June 25th 2011 marked the day when I officially became a DOP (directer of photography) where I was involved with some Elite Showreel scenes for Producer Debbie Thoy from Wizard Corporation Productions. I’ve been active in the world of moving pictures for just over a year now, producing my own short films, working on a small budget feature film as well as music videos but recently I had the opportunity to step-up and take the reigns as an actual DOP under the direction of professional director Mark DeFriest. What a fun experience that was, and hopefully the first of many.
Read on for all the behind the scenes photos and details…
As you know I am a photographer first, so I have embraced the HDSLR cameras (5DMKII, 1DMKIV, 7D) with open arms and I choose to shoot with these cameras not just because they are readily available to me, but because I am truly impressed by the results and cinematic quality they can produce. These cameras have allowed me to chase the passion of movie making that I have always had as a kid. My other obsession of course is lighting. As a flash photographer I am incredibly picky about my lighting, and this is the perfect mindset to have as a DOP. It proved useful on set of the Showreels and I think everyone was very happy.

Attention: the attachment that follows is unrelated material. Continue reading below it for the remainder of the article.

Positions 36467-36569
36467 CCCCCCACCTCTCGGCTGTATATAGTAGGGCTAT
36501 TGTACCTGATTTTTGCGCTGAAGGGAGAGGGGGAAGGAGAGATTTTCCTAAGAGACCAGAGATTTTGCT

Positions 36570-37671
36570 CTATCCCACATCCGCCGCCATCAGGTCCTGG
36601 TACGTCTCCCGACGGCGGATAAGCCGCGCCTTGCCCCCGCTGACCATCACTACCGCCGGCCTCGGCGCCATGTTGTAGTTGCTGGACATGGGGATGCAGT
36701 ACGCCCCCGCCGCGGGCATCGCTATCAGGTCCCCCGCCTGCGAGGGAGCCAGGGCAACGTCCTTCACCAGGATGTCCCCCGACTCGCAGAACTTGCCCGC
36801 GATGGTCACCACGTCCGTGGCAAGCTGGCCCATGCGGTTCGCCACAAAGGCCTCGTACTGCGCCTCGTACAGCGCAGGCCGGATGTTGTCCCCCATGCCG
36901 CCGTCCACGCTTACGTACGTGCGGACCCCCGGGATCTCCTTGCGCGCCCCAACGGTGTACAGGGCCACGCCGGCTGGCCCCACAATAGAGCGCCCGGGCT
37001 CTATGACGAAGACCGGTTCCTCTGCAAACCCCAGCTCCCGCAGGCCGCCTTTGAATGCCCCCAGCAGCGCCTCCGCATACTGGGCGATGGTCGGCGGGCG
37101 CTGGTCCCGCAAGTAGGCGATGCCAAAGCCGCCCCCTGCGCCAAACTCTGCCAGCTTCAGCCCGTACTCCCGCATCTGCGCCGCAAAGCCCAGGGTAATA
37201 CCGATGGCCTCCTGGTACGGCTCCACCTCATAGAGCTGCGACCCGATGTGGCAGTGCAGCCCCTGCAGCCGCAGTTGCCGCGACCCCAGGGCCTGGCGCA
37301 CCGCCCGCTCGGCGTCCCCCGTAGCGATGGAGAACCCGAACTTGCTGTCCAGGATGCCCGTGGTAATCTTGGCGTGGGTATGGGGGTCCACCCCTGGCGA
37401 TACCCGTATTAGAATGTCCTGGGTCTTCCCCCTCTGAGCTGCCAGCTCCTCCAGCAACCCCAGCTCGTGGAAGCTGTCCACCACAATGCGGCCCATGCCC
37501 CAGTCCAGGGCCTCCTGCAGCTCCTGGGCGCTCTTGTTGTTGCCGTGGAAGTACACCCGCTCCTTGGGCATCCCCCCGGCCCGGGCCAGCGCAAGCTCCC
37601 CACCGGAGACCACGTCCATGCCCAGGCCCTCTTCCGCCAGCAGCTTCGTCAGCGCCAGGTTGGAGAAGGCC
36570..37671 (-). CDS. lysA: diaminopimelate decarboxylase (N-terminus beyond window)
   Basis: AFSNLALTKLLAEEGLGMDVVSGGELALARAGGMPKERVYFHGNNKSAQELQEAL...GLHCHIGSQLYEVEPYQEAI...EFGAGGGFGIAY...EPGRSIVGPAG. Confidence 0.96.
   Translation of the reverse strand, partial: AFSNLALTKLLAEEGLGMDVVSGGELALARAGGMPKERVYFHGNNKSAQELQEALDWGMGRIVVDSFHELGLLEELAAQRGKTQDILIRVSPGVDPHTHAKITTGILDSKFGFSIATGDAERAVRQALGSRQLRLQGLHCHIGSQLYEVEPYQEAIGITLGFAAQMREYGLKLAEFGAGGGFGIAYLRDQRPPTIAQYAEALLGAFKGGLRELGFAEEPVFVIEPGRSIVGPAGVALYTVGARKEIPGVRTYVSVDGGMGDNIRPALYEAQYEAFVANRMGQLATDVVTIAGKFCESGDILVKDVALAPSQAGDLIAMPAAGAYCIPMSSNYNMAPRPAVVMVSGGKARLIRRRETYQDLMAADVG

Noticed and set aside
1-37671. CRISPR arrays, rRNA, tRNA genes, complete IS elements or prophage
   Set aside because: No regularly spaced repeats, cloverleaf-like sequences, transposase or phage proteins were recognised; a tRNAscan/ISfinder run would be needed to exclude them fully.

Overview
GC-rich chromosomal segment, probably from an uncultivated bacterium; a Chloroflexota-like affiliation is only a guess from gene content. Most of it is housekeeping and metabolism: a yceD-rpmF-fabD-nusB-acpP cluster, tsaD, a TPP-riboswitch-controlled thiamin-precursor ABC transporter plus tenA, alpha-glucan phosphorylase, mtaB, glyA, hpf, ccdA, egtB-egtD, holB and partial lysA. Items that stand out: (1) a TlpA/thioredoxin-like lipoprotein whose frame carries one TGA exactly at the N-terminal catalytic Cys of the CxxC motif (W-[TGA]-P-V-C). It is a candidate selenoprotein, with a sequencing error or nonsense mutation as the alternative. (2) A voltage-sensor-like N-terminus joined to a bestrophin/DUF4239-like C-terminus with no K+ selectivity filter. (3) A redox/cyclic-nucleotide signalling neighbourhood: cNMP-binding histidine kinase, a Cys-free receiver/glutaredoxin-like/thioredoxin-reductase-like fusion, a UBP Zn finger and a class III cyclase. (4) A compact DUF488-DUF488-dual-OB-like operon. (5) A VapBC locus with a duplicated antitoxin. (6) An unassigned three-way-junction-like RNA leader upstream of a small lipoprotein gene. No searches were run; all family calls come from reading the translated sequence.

Below you can see one of the lighting setups we had on day one. It’s certainly a lot different to photography. In film, a lot of lights don’t have any sort of adjustability or dimmer switches. Boo! The output of the light has to be controlled using sheets of ND and attaching them using pegs or clamps. Primitive much? Most lights also tend to get very hot on a film set too, so special diffusion material is needed and gobos, or “cutters” as they are called in film, need to be able to handle the heat too. There are plenty of fancy new products coming out that have the ability to control the colour temperature, power output and direction of the light, but to be honest I felt like I went back in time going from photography to film. haha.
In this setup above I have a Redhead 800W Tungsten light on a stand, with barndoors attached to narrow the light through a scrim or diffusion panel. Whatever you want to call it. That is basically helping to blend the transition between highlight and shadows in the room giving a much softer look. The big rectangular black “cutter” attached to the C-Stand is placed in a position to stop the light from the Redhead bleeding light into our scene and causing unwanted highlights. Just out of frame to the left and up high is a 4-bank Kino Flow light which is aimed into the roof for a bit of bounce that is giving us a very nice soft fill in the room.
You will notice there are sandbags on everything. I have always preached how much I love sandbags, and on a film set they are regarded very highly. Sure there isn’t any wind, but it’s a safety thing. Film sets have lots of people running around and people will bump things. So some seriously heavy sandbags are always needed on EVERY stand. I’m sure you don’t want your future Heath Ledger getting whacked in the head and burnt by a falling light bumped by a crew member.